Reading: Retro Fit – A Palm Springs Travel Guide
Retro Fit – A Palm Springs Travel Guide
Today’s Palm Springs is a land of contradictions.
Once a haven for Hollywood stars (and other notorious figures), this seductive desert town is attracting more than just Frank Sinatra fans. Chi-chi festival-goers take candy-coloured snaps against the bright hues of a remodeled Holiday Inn, while retired studio execs politely bicker over steak Diane (served tableside, naturally). Free-form pools and right angles rise up from the landscape, another vestige of Palm Springs not so distant architectural past. So whether you’re a modern tech mogul looking to escape the valley for a steamy weekend, a health tourist drawn to the dry heat like a vegan moth to a flame, or aspiring A-lister – Palm Springs is THE place to be seen and hideaway.
If the Parker Palm Springs is a portal to escapism, I’ll gladly follow Jonathan Adler down the rabbit hole. Unlike most residents of the sunshine state, The Parker Palm Springs is not trying to pass off its juicy new facelift as a natural glow. Thanks to Adler’s curious aesthetic, the 13 acre-estate now rides the line between psychedelic playground and zen-like sanctuary. Stepping onto the property it’s hard not to slip into Adler’s alternate reality, with a 7-foot-tall bronze banana casually lounging on the main lawn and geometric carpeting lining the seemingly endless corridors (a sign of the properties previous life as a Holiday Inn in the 50’s). The amenities (of which there are many) play hide-and-seek, concealed behind rows of hedge maze reminiscent of Alice in Wonderland’s labyrinth. Go left, go right, another right and you’ll either find yourself amongst the sun-drenched lounge chairs at one (of three) pools or right smack in the middle of a game of croquet (flamingo not included). For sinners in need of a saving grace, the wine list at hidden gem Counter Reformation is worthy of praise. With a 5oz. glass of champagne for $10 and divine bar snacks, you’re bound to whisper a few Hail Mary’s in the morning.
For sinners in need of a saving grace, the wine list at hidden gem Counter Reformation is worthy of praise.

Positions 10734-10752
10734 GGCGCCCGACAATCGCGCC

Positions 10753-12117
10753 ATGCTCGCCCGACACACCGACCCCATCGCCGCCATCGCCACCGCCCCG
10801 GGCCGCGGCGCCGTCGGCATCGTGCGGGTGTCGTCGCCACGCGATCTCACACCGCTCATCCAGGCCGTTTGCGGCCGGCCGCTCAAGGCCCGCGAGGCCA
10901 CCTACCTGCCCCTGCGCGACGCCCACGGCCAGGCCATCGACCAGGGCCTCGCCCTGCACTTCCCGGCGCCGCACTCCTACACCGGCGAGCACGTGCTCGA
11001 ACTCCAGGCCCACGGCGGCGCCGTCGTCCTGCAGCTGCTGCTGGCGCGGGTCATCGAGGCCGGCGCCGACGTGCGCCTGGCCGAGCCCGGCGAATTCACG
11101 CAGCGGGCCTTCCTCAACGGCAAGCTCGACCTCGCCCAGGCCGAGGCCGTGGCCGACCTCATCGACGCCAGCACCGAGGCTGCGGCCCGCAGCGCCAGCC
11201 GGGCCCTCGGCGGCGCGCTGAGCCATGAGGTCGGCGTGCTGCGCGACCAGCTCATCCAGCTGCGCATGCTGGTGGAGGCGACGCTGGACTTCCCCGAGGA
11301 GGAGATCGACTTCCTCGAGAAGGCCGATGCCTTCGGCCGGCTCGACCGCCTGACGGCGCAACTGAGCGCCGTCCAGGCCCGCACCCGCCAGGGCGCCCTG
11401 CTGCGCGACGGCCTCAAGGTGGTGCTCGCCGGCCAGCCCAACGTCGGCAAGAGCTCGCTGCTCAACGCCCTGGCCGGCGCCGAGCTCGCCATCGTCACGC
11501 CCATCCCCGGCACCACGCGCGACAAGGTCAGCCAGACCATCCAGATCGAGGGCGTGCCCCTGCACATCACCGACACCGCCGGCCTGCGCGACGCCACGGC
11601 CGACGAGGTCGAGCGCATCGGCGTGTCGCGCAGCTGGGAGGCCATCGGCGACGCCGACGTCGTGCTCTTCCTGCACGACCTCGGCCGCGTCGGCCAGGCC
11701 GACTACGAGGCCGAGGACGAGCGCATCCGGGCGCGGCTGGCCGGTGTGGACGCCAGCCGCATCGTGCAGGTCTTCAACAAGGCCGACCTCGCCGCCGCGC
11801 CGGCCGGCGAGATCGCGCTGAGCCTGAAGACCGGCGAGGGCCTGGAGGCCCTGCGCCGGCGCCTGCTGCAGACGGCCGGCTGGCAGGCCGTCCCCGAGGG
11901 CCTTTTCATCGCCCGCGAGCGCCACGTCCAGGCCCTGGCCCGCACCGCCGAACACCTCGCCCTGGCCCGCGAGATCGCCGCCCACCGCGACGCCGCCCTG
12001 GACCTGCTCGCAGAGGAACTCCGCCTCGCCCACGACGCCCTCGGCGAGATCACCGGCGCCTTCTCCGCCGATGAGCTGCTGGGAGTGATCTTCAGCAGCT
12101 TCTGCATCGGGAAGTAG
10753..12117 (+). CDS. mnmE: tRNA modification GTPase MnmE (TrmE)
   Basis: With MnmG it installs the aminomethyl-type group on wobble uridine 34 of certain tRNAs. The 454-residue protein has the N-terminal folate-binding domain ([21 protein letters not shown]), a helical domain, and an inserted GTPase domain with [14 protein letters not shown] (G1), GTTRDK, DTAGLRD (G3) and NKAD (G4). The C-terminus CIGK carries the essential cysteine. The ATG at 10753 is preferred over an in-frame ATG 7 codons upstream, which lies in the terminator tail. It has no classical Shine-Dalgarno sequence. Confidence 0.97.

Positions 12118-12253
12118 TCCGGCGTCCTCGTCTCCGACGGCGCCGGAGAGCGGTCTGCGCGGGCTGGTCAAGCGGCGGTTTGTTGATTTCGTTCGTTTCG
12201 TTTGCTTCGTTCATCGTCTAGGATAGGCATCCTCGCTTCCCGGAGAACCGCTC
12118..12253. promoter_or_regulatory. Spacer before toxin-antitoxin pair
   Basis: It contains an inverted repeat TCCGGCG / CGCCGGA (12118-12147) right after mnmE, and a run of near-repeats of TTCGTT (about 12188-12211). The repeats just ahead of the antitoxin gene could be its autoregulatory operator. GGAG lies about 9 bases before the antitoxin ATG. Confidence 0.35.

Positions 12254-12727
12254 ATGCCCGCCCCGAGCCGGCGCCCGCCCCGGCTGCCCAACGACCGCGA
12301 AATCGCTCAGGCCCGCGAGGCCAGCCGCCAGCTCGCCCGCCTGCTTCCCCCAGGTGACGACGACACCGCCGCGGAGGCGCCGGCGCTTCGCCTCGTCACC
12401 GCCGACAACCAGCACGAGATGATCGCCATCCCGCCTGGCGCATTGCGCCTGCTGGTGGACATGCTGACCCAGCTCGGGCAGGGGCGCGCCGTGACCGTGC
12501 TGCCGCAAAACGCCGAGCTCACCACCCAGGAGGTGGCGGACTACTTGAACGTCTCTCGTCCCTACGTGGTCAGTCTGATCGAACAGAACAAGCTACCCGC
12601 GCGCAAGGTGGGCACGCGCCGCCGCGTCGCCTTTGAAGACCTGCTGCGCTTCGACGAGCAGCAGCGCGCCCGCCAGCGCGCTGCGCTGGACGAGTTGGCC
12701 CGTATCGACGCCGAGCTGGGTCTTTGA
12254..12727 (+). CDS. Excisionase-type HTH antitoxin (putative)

Desert air and clear skies make Jake’s patio a go-to for dreamy al fresco dining. It’s no wonder their charming courtyard has been a favourite amongst locals for 10 years. Our preferred pairing? Two glasses of Whispering Angel rosé and an hour of eavesdropping. The rough, raw aesthetics of Truss and Twine gives off serious New York vibes, rather than SoCal cool. An open kitchen lets you bear witness to the tasty miracles of Chef Michael Beckman’s hyper-local, desert-inspired menu. The Drake Farm’s goat cheese, Temecula Valley honeycomb and cactus confit is a stunning taste of the Coachella Valley (without getting hipster stuck between your teeth). The drinks list features iconic cocktails, riding the mixology wave from the Golden Ages to Prohibition. Bootlegger Tiki has eagerly taken on the tiki torch from the king of kitsch, proudly located in the same space as the original 1953 Don the Beachcomber restaurant. If first call is your last call order my personal favourite, the rum-fueled Zombie. Bear in mind that it comes with fine print – you’re only allowed to order one more cocktail after that, to avoid an apocalypse.
Our preferred pairing? Two glasses of Whispering Angel rosé and an hour of eavesdropping.
Wander and Wonder
You didn’t come to Palm Springs just to lounge around by the pool with a tangerine mimosa (although, there is certainly no shame is filling your itinerary and your stomach with just that). The Palm Springs Art Museum is a great way to combine culture and air-conditioning when the desert temperatures break triple digits. If you’d like the mid-century modern aesthetic to call your mantle home, swing by Bon Vivant, whose colourful and collectible glassware will instantly brighten your space even if you can’t take the sunshine with you. No pilgrimage to the desert is complete without, well, a pilgrimage to the desert. Less than an hour drive from downtown Palm Springs is Joshua Tree Park. The gnarled branches of its namesake are at once ominous and beautiful. Do you like rocks? You’ll find a ton of those here too. If you’ve got time for a detour, take a moment to visit the strange and eerie world of Noah Purifoy’s Museum, a sprawling sculpture park devised from repurposed “junk”.